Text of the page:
ACID HOUSE, ECSTASY AND THE SUMMER OF LOVE
Aniff Akinola: Acid house was being played as early as 1984, but just not all the time. The earliest footage of acid house in the UK is from the 8411 Centre, Moss Side Precinct [Manchester] in 1986. It’s a 40-minute acid house set, and those kids are having it large. This was a staple for Black kids before it took off.
Hewan Clarke: They borrowed my records for that set.
Dave Haslam: I saw a gradual shift. The music was an evolution, not a revolution. The revolution was when ecstasy arrived. The dance floor dynamics really changed with that. On New Year's Eve, 1987, I played “Disco Inferno” and it sounded fantastic. Within probably three months the music policies of most nights all shifted to Detroit and Chicago house, because the drug use had changed.
Martin Moscrop: I remember being offered my first E by Bez in there. There were about 20 of us on it. The next week, 40 of us, the following week, 80, and then within a few months the whole club was on it. The music was already happening before the drugs, but E just made it explode.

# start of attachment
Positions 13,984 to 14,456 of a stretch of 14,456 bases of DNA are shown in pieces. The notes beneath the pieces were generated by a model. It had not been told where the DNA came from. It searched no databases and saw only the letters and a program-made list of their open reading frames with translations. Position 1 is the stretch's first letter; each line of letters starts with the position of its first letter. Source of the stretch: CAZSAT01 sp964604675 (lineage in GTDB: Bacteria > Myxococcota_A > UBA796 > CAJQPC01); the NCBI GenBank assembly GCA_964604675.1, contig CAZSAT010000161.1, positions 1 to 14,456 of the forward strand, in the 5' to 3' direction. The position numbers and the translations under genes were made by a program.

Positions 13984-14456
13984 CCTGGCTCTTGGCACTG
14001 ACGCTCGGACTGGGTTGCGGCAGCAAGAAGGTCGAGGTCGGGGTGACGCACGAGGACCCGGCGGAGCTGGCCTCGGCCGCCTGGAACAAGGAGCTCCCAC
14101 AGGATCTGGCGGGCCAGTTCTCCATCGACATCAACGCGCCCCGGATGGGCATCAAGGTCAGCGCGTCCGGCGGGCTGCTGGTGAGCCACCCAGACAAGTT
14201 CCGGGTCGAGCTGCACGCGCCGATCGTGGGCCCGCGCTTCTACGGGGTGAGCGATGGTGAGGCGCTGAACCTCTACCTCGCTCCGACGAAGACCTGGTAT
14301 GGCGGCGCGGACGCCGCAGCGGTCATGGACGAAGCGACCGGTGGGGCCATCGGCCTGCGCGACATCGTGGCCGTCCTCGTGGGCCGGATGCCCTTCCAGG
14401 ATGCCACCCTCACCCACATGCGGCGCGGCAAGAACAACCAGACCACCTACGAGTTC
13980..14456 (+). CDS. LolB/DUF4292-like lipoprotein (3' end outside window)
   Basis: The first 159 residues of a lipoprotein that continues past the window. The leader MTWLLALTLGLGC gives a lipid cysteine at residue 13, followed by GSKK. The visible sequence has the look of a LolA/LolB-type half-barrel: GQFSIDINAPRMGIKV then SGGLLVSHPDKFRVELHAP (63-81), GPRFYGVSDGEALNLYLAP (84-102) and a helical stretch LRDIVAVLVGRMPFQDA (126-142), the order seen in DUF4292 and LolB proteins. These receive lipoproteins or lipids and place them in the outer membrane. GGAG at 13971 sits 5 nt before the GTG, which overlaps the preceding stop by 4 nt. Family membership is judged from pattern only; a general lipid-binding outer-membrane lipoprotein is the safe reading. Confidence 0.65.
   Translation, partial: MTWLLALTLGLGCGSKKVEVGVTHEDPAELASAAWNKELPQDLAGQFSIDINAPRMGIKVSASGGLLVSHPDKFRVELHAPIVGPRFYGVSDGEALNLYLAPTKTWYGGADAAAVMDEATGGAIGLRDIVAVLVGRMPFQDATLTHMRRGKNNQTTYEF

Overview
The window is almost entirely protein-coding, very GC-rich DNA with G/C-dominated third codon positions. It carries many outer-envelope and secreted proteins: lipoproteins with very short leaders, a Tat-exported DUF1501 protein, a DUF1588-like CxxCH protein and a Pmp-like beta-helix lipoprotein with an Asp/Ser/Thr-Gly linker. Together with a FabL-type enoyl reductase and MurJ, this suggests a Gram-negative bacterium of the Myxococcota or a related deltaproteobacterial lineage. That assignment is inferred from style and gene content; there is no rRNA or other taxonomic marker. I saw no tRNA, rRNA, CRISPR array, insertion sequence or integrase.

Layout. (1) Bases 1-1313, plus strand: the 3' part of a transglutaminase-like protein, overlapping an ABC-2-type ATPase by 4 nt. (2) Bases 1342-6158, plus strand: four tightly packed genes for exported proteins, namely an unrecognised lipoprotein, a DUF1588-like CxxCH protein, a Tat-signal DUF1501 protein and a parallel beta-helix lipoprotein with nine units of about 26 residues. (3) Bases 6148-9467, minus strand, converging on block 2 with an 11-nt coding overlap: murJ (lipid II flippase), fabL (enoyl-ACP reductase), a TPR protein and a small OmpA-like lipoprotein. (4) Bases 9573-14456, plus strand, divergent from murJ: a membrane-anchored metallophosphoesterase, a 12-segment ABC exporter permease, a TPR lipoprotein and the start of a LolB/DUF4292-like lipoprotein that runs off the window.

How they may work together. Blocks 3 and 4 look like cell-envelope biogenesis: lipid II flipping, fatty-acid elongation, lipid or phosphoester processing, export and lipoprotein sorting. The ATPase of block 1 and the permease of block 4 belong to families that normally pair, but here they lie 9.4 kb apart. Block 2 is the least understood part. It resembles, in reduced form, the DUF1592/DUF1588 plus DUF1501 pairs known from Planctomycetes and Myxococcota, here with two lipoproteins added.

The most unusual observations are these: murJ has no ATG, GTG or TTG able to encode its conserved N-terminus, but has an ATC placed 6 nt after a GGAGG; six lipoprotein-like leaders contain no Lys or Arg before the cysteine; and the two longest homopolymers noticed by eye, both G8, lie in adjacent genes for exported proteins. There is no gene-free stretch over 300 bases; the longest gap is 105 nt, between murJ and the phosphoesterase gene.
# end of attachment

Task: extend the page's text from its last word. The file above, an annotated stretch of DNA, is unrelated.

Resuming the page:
Graeme Park: Mike Pickering asked me to cover for him when he was on holiday, but said, “You have to come up and check out Friday night first – things have changed, they are completely different.” And oh my god, he was right. Everyone had this mad look in their eyes and they dressed differently. My crowd in Nottingham looked like they’d stepped out of the pages of i-D or The Face, very designer and cool. At the Haçienda, it was dungarees, baggy shirts, the smiley face everywhere, bandanas. Everyone was wild. Mike opened up the DJ box to let me in, and he had that wild look in his eyes too. I was like, ‘What the hell?’ Then about 30 minutes later I got it.
Peter Hook: As Tony Wilson once said, ecstasy made white men dance. It also stopped everybody drinking alcohol, so club owners were profiting from overpriced bottles of water. Rob thought bottled water was the work of the devil, he wouldn’t stock it, insisting we give everybody free water if they ask for it. It was Suzanne in the kitchen that cottoned on and started selling the bottles in direct competition with the bar. Rob knew but didn’t care.